Infinity Pool review: "Stylish but ultimately shallow"

Alexander Skarsgård as James in Infinity Pool
(Image: © NEON)

GamesRadar+ Verdict

Another grisly spectacle from the Possessor writer/director that makes some stylish waves, but ultimately proves too shallow to take us to infinity, or beyond.

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"Is this a dream? It would make more sense," sighs holidaymaker Em (Cleopatra Coleman) halfway through writer/director Brandon Cronenberg’s (Possessor) third feature. But in reality, the moral dilemma facing her and her novelist husband James (Alexander Skarsgård) is the stuff of nightmares: one that not only shakes their relationship to its very foundations, but gives ‘tourist trap’ a completely new meaning.

Set in a fictional nation called Li Tolqa, an island paradise for wealthy vacationers provided they don’t venture past their resorts’ barbed-wire fences, Infinity Pool takes the same setup as the recent Jessica Chastain/Ralph Fiennes film The Forgiven (western visitor kills local in road accident while on foreign soil) and proceeds to give it a delirious sci-fi twist.

Said calamity happens after James, bored by the opulence of his five-star hotel and needing inspiration for his long-delayed second book, rashly accepts an invitation from admiring actress Gabi (Pearl’s Mia Goth) and her architect husband Alban (Jalil Lespert) to take a drive with them down the coast. One unexpected handjob and a dead farmer later, he finds himself in the clutches of lawman Thresh (Thomas Kretschmann) and on the business end of a zero-tolerance death sentence.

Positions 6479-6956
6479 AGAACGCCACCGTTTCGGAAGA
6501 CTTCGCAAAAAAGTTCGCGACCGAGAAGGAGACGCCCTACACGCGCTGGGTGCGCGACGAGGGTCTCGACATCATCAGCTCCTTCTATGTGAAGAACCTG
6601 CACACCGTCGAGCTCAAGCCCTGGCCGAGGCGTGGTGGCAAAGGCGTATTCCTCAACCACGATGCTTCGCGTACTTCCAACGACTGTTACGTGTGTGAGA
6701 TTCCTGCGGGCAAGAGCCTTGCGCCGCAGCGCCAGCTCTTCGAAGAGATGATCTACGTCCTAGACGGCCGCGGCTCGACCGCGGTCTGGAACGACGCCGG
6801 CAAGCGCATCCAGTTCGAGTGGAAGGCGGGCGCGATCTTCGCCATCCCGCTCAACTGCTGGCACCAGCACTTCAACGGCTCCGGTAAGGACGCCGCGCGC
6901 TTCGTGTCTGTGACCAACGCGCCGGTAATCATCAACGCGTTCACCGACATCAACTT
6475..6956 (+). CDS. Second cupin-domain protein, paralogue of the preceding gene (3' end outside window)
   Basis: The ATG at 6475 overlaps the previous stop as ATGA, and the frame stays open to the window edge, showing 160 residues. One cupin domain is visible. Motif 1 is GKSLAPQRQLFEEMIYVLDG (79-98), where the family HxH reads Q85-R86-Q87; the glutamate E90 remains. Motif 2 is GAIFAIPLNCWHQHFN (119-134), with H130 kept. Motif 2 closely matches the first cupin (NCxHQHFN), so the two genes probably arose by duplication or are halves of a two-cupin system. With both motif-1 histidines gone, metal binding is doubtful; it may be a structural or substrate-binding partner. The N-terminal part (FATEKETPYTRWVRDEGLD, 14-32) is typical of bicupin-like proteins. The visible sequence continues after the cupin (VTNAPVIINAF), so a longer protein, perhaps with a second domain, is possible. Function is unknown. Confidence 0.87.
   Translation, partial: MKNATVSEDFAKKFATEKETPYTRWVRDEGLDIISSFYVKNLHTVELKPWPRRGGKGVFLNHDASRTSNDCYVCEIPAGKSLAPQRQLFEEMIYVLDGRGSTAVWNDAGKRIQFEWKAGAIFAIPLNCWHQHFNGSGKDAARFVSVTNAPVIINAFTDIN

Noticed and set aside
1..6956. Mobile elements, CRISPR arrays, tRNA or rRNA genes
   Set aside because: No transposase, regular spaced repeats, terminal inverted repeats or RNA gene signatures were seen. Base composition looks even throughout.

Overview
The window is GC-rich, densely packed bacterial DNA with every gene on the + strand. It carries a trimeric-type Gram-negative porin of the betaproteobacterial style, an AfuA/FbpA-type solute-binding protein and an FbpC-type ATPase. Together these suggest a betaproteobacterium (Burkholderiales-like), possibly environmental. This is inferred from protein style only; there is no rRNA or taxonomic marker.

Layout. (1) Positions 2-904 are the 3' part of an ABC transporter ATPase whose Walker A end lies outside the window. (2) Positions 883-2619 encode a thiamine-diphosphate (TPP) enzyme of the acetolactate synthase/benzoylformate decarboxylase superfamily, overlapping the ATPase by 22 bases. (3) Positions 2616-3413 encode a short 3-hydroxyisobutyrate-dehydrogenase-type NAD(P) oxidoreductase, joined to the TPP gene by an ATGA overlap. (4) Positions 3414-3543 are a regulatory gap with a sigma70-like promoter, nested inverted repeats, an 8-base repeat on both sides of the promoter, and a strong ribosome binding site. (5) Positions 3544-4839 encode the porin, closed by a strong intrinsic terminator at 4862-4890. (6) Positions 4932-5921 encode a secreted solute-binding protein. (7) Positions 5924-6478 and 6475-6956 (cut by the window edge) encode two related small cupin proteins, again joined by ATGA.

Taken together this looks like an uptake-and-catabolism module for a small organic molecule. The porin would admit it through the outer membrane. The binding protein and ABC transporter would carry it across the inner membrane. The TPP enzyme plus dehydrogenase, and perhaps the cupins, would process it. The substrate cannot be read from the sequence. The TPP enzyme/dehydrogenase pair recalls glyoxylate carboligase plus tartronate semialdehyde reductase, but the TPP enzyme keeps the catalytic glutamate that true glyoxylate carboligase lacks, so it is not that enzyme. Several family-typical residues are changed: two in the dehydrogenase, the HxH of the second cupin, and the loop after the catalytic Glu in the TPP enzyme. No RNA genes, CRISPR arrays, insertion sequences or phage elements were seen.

Fortunately for him, Li Tolqa has a get-out clause for international travellers: a way for them to dodge punishment while still satisfying its strict tradition of retributive justice… To disclose more would spoil the surprises Cronenberg has in store for both James and the viewer: blindsides that not only maintain the family penchant for visceral body horror (see Cronenberg Sr’s Crimes of the Future), but also probe the ethical implications of crime without penalty. Suffice to say that James starts developing an appetite for hedonistic thrill-seeking, confident that another party will pay the price for his infractions.

From the rotating camera that spins this enclave on its axis to the freaky so-called ‘Ekki’ face masks that are available in its gift shop, Infinity Pool delights in finding fresh ways to disturb and nauseate the audience. You do start to wonder, though, if there’s anything more to it. One hallucinogenic orgy scene appears to have little function besides exploring the boundaries of what can be got away with. 

There’s no questioning Skarsgård’s commitment to his character’s descent into depravity, while the gifted Goth is fearlessly uninhibited. But just because Infinity Pool looks good on the surface, that doesn’t mean it has hidden depths.

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Freelance Writer

Neil Smith is a freelance film critic who has written for several publications, including Total Film. His bylines can be found at the BBC, Film 4 Independent, Uncut Magazine, SFX Magazine, Heat Magazine, Popcorn, and more.